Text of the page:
The UK’s increasing interest in sustainable solutions for the home, coupled with the ongoing energy crisis, make it vital for tradespeople to equip themselves with the necessary skills to address the growing needs of households all across the UK.
As sustainability continues to be a major consideration for the domestic heating industry, heating engineers will need to be aware of the increasing demand for heating systems using renewable energy. Heat pumps are emerging as one of the most popular technologies, with the government pledging to fit around 600,000 every year by 2028.
We are seeing this in the search statistics on our platform, which reveal rising consumer demand for these alternative heating options. Searches for installation of air source heat pumps are up 214% in comparison to December 2021, while searches for ground source heat pump installations are up a huge 462% since December 2021.
When it comes to heat pumps, an installer first needs to agree an overall design for the system – where to site the external unit is a major consideration so are internal changes to site hot water tanks, control units/valves, heat exchangers, and thermostats.
The low flow temperature means that existing radiators may need to be replaced with larger units too. All the components need to work in harmony to ensure the system is efficient and easy to maintain.
The involvement of other trades is also often needed – a typical installation will require multiple electrical circuits to be upgraded or installed, and the heat pump will require a hard base, such as a concrete slab, on which to stand. Tradespeople will either need to upskill to do these jobs, employ additional workers, or work in partnership with others.
Other skills that would be particularly useful are, of course, mechanical knowledge (key for installing and repairing heat pumps effectively), a good level of building and construction knowledge to help site components appropriately, plus knowledge of building regulations and law.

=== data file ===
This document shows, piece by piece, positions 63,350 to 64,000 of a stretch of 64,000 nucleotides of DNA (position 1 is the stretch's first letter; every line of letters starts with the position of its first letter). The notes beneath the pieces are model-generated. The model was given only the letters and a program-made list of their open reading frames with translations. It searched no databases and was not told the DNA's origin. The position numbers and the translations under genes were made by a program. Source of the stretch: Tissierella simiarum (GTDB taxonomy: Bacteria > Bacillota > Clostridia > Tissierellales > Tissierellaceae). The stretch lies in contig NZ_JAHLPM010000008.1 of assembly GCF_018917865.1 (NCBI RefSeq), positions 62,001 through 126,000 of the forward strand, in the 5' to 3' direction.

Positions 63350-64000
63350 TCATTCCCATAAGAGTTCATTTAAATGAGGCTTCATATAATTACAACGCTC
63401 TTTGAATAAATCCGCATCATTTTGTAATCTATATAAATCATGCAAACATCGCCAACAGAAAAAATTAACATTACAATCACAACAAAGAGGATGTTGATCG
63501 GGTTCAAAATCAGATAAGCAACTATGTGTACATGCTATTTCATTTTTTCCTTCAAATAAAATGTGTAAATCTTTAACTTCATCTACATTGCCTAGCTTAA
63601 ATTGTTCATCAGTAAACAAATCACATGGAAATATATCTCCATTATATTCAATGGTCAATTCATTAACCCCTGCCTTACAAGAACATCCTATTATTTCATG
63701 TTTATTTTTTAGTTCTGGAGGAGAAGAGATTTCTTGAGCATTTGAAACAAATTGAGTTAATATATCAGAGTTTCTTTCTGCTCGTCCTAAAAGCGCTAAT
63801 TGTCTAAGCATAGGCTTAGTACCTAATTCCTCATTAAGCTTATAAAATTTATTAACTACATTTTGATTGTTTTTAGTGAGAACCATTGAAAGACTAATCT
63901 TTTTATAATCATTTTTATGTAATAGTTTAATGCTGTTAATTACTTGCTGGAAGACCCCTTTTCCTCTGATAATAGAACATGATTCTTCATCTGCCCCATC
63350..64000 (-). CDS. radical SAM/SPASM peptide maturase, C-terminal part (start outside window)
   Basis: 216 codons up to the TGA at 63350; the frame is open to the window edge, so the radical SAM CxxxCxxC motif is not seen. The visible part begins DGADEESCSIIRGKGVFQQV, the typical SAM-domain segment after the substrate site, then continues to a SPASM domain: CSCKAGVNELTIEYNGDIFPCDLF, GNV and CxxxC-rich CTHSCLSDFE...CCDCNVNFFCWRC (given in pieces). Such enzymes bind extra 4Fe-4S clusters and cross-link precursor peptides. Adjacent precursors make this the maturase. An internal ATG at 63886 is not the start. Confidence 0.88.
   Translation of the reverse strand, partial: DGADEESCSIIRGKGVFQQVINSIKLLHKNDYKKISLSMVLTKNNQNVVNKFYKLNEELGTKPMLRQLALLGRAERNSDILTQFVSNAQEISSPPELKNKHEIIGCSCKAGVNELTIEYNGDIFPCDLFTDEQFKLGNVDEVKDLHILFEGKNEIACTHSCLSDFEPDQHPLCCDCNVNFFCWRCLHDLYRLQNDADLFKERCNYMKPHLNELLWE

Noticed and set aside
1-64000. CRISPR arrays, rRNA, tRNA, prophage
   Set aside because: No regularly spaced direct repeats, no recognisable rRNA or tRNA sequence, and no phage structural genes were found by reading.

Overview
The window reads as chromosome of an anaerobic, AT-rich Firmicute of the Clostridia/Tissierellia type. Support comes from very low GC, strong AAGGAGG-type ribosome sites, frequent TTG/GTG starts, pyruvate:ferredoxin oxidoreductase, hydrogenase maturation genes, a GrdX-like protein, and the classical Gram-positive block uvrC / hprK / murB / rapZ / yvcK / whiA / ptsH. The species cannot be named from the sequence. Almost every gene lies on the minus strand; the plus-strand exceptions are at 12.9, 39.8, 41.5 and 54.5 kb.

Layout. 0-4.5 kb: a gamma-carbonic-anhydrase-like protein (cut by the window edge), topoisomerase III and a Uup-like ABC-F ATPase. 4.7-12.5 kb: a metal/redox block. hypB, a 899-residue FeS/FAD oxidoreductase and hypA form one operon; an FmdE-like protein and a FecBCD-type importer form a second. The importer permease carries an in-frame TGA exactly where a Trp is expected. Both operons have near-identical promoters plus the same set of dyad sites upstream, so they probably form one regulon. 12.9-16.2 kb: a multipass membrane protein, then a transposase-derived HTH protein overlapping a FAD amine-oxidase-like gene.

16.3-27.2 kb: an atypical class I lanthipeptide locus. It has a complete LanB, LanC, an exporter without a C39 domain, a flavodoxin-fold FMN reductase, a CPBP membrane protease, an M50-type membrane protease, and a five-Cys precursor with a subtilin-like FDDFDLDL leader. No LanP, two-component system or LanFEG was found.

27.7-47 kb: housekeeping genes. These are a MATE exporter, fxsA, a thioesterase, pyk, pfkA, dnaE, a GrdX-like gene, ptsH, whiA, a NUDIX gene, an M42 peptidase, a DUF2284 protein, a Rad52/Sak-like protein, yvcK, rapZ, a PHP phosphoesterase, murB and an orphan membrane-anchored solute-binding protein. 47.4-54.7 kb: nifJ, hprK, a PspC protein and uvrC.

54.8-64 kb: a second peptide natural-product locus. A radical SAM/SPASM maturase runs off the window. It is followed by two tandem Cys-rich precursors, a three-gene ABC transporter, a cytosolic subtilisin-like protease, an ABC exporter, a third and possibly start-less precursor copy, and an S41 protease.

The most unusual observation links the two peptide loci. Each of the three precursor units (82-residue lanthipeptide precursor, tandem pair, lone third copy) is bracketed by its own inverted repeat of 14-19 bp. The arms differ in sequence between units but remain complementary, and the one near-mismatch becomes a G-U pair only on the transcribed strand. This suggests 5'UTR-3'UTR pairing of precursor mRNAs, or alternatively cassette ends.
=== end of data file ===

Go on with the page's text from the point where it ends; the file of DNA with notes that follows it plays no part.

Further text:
Installers should also consider gaining accreditation to the Microgeneration Certification Scheme, which certifies low carbon energy technologies and contractors, to give consumers additional confidence when choosing a supplier, and allows access to government grants.
Something else that mustn’t be overlooked is the importance of keeping up to date with the wider consumer/economic landscape and government regulations. The energy crisis means that more eyes than ever before are on the industry – coupled with the current cost of living crisis, it is vital that tradespeople keep themselves informed of the latest regulations and get up to date on their training to be able to successfully help homeowners make the right decisions when it comes to making their homes more energy efficient.
And with typical heat pump installation costs still high, being able to point potential customers to financing solutions, such as the latest government scheme or other sources of financial support, can also help tradespeople assuage any fears from people who may be wary of the costs of such upgrades during the current cost of living crisis.
For example, the Boiler Upgrade Scheme (BUS), which is running until 2025, is offering people grants of £5,000-£6,000 to install heat pumps and biomass boilers, which can make this a more viable solution for those who previously may not have been able to afford it. It is also important to note that installers must be MCS-certified to be able to apply to the scheme on behalf of the property owner.
The government’s Energy Security Bill has also paved the way for a new low carbon heat scheme in 2024, which would introduce an obligation for gas boiler manufacturers to meet stricter ratio of low carbon heat pump sales as a proportion of their total appliance sales to help encourage further take up of heat pumps and reduce their cost.
Not only is upskilling needed, but we need to attract more people to the industry in general – the UK Domestic Trades Skills Index, commissioned by Checkatrade’s parent company, HomeServe Foundation, and carried out by macro-economic analyst Capital Economics, highlights plumbers as one of the top three industries most in need of apprentices, with 33,300 needed by 2030.
To help address this gap, Checkatrade is one of the founding members of Trade-Up, a new industry initiative which has just launched. It encourages those who may not have previously thought of joining a trade to consider it as an option, aiming to retrain 10,000 adults into trades every year and showcase how it is a viable career.
Alongside leading UK training providers TradeSkills4U (a City & Guilds business), Logic4Training, Technique Learning Solutions, Options Skills, and YTA Training, Trade-Up seeks to equip adults with the necessary skills to retrain into a new career and help make greener living a reality for all.
Ultimately, consumer demand for green solutions for the home is set to continue, and heating and plumbing professionals are uniquely placed to support the UK to meet its net-zero target by 2050 – provided they have the necessary skills and confidence in place to effectively deliver the required changes to people’s homes.
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